As far as Detroit’s beer scene in the city proper, Atwater is by far the largest producing and will soon open a tasting room at the airport should you neglect to visit the actual brewery while in town. Rare is the brewery that can have a Vanilla Java Porter as its flagship. But for a brewery founded in 1997 with the intent to deliver the type of Bohemian Pilsner the city lost when it lost the Stroh’s brewery, it quickly adapted to produce the types of beers local beer drinkers wanted. Atwater is heavily involved in charitable work, too, working with several nonprofits that largely tie to Detroit’s next generation such as Detroit PAL, Cornerstone Schools and Kids on the Go, promoting education and sports for citywide youths. It doesn’t hurt that Atwater also has amassed four Great American Beer Festival medals.

Smaller Scale Scenes

On a much smaller scale, Batch Brewing in the Corktown neighborhood — so named for the number of Irish immigrants from County Cork — makes delicious, small batch beer — and food. Since launching in 2015 as a giant step up from homebrewing, Batch brews a range of beers that appeals to drinkers across the style spectrum as well as the generations, from Grandpa Beer (a cream ale) to Rainbow Colors Blended (a double milkshake IPA with mango and passion fruit) to an English-style porter brewed exclusively for the hotel neighbor, Trumbull & Porter.

A new Funk Room for wild ales is opening soon. But what also put Batch on the map is the creation of the Feelgood Tap. Designed to have breweries and beer bars — three dozen across the whole state so far including Eastern Market Brewing in Detroit’s Eastern Market neighborhood plus nearby Dragonmead Microbrewery — raise the price of any given tap by a buck for a month and then give those collective dollars to Michigan nonprofits benefiting community, culture and wellness. To go the extra mile, Batch’s Feelgood tap beer of the month donates $2 per pint.

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Breweries Named for the Motor City

Concluding with a trio of Detroit-named breweries, beer travelers will want to check out Detroit Beer Co., Motor City Brewing Works and Brew Detroit. Detroit Beer Co. opened in 2003. It benefits by being a short walk from home games for the Lions, Tigers, Pistons and Red Wings. Though it has a sports pub vibe, customers walk past the sunken level brewhouse upon entering. In addition to the popular cream ale and altbiers (responsible for three of their five GABF honors) and a series of IPAs, they also brew a peach gose. And they have been known to put experimental gruits on tap.

Motor City Brewing Works, the city’s oldest operating craft brewery, opened its doors in Midtown’s Cass Corridor in 1994. It’s morphed into a posh destination for many things Made in Detroit. Shoppers can leaf through vinyl or catch a show at Jack White’s Third Man Records, pick up bespoke watches and bags at Shinola, or, oh yeah, enjoy some of the sour and farmhouse ales made famous by Jolly Pumpkin at this Detroit outpost, each within a stone’s throw of each other. Motor City Brewing is charming inside and out with a beer garden in the front and two-level pizza-centric pub indoors. There are seasonals and experimental batches galore. But beers such as Ghetto Blaster, probably the only 3.8% ABV English-style mild ale among any American brewery’s list of flagships, are so popular that it’s additionally brewed and canned under its alternating-proprietorship at Brew Detroit back near Batch.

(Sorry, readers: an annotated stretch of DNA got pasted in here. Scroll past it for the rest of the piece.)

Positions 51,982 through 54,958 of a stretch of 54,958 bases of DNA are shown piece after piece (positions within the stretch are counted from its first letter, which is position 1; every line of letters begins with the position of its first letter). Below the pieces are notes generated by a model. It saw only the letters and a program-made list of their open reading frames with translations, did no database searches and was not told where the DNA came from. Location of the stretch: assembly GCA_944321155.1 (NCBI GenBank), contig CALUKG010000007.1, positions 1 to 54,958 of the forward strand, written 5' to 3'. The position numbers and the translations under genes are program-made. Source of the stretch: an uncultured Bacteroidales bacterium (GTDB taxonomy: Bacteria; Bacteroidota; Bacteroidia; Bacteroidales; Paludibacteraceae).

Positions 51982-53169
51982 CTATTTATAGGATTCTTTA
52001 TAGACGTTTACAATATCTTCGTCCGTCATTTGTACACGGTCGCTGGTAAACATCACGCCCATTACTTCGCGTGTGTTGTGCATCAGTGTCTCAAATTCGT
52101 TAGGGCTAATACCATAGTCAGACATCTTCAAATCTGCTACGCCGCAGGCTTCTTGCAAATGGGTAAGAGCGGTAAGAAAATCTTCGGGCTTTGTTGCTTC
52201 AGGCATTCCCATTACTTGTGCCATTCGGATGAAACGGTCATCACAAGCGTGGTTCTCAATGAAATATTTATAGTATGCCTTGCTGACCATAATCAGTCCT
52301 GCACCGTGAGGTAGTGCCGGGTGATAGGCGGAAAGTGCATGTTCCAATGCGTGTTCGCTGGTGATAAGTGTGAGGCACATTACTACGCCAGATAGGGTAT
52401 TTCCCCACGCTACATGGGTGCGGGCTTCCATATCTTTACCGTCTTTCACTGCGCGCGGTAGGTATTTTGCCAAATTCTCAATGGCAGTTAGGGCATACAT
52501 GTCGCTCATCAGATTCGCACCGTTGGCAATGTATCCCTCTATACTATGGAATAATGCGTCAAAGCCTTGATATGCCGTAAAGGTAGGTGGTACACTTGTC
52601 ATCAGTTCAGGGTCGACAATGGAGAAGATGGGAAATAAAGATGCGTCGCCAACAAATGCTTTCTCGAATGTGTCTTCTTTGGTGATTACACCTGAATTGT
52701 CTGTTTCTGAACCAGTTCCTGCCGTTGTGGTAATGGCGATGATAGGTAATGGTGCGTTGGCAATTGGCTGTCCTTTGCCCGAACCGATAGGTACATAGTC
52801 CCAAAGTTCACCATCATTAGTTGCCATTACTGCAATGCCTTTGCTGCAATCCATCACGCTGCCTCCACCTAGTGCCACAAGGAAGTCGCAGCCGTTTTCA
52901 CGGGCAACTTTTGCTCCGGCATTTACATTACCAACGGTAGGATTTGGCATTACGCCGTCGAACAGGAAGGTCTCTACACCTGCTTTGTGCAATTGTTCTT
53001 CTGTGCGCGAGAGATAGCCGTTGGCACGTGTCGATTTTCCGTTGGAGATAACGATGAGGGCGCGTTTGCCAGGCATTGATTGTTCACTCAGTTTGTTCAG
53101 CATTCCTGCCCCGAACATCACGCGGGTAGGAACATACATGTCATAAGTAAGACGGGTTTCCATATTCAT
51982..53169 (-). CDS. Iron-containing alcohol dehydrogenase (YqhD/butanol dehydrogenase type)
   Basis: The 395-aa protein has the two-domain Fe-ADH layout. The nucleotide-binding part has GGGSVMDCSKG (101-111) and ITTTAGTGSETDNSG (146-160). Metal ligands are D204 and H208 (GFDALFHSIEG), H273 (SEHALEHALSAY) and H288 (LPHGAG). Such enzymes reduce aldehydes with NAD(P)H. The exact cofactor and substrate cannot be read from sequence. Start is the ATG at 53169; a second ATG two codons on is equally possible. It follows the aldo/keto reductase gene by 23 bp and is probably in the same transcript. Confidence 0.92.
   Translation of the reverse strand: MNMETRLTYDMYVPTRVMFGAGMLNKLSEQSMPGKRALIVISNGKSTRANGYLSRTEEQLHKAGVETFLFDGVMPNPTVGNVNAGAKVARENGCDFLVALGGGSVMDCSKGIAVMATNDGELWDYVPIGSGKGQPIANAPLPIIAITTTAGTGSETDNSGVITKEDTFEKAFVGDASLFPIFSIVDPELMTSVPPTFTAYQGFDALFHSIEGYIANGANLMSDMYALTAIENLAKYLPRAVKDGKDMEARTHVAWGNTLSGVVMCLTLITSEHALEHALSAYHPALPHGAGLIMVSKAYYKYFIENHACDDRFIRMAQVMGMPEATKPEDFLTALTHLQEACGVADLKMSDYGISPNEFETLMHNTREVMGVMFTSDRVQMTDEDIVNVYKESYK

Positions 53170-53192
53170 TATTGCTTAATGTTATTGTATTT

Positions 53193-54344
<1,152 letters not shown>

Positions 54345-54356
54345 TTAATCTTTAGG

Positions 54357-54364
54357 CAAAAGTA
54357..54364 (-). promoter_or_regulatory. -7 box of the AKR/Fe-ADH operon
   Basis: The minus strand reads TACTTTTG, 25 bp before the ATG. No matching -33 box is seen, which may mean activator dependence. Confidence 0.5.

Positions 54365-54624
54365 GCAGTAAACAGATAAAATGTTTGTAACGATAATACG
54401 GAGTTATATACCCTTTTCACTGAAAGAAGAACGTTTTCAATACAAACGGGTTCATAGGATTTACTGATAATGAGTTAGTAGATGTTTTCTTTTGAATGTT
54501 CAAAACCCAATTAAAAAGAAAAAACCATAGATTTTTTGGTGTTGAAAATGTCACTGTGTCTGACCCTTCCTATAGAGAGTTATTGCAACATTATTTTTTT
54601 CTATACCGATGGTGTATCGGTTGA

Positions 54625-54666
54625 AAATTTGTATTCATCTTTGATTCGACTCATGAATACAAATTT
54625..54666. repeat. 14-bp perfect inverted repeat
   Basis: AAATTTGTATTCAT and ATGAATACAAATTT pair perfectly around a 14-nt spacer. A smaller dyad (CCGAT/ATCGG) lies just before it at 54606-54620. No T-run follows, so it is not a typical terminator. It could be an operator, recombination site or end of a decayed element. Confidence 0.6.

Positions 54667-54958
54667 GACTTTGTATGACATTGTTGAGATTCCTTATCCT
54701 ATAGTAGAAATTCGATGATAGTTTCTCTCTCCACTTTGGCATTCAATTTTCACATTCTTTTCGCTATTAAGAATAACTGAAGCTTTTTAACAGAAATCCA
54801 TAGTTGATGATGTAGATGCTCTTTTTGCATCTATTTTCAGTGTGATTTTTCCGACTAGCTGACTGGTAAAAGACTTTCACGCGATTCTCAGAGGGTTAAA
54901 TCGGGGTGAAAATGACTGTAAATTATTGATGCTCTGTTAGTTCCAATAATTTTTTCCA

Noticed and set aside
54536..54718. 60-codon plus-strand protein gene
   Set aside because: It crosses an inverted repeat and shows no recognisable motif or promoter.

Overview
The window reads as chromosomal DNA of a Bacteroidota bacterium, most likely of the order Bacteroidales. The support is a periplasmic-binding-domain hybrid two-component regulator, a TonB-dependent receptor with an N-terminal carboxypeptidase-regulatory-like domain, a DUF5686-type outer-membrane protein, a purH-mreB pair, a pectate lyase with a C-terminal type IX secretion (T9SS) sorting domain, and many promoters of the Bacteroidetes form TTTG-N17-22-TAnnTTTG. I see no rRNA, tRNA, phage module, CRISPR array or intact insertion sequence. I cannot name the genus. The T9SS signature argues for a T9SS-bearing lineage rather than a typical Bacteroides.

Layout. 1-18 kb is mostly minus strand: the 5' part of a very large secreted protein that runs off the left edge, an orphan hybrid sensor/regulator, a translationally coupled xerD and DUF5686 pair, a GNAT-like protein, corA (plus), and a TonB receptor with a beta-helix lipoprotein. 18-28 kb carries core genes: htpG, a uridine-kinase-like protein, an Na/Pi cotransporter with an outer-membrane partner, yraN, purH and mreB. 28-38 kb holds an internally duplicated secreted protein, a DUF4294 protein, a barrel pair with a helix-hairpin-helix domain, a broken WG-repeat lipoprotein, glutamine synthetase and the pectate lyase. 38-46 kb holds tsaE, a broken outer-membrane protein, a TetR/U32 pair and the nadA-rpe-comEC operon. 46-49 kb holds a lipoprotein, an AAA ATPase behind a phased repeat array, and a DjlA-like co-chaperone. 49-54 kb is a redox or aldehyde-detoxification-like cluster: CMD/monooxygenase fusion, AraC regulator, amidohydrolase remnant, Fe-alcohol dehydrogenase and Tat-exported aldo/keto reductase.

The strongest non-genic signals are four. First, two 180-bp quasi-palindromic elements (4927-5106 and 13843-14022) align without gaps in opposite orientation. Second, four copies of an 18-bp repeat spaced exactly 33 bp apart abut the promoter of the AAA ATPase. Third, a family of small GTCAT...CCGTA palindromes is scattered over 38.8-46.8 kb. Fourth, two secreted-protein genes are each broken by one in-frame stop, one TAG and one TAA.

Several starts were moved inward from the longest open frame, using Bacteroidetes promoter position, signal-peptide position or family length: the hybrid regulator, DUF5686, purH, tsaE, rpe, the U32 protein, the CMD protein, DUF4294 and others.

“It’s a Michigan Thing”

Brew Detroit
Brew Detroit’s taproom manager Kevin Ahrens and brewmaster Joe Thorner (Brew Detroit)

Founded as a contract brewery with just one customer in 2014, Brew Detroit is a 100-barrel brewery. It has a bunch of fermenters up to 400 barrels in size and also features a tasting room on site. No slouch, this is the Detroit brewery that medaled at last year’s GABF with their Mexican-style (well, International-style Pilsner) Cerveza Delray. Joe Thorner is the man at the helm. He is a brewmaster with more than 40 years experience beginning with Detroit’s once-mighty Stroh’s. Owner Pabst has resurrected that brand. But Stroh’s Bohemian Pilsner today is brewed under contract by Thorner and his crew. All manner of lagers and ales can be found in the spacious taproom replete with arcade and classic pub games. But to really get the local flavor, get there on the first Thursday of each month to play in the euchre tournament. It’s a Michigan thing.

Brian Yaeger is the author of "Red, White, and Brew" and "Oregon Breweries." In addition to writing for most magazines with "beer" or a beer reference in the title, he has created several beer festivals playing off local character such as the all coffee-beer and doughnut festival in Portland, Oregon, and one exclusively for wild cherry beers produced among the Mt. Hood's cherry orchards. He earned a Master in Professional Writing (with a thesis on beer) from the University of Southern California. He once again lives in the coastal paradise along with his wife Half Pint, son IPYae, and dogs Dunkelweiß and Taz. is fully dedicated to small and independent U.S. breweries. We are published by the Brewers Association, the not-for-profit trade group dedicated to promoting and protecting America’s small and independent craft brewers. Stories and opinions shared on do not imply endorsement by or positions taken by the Brewers Association or its members.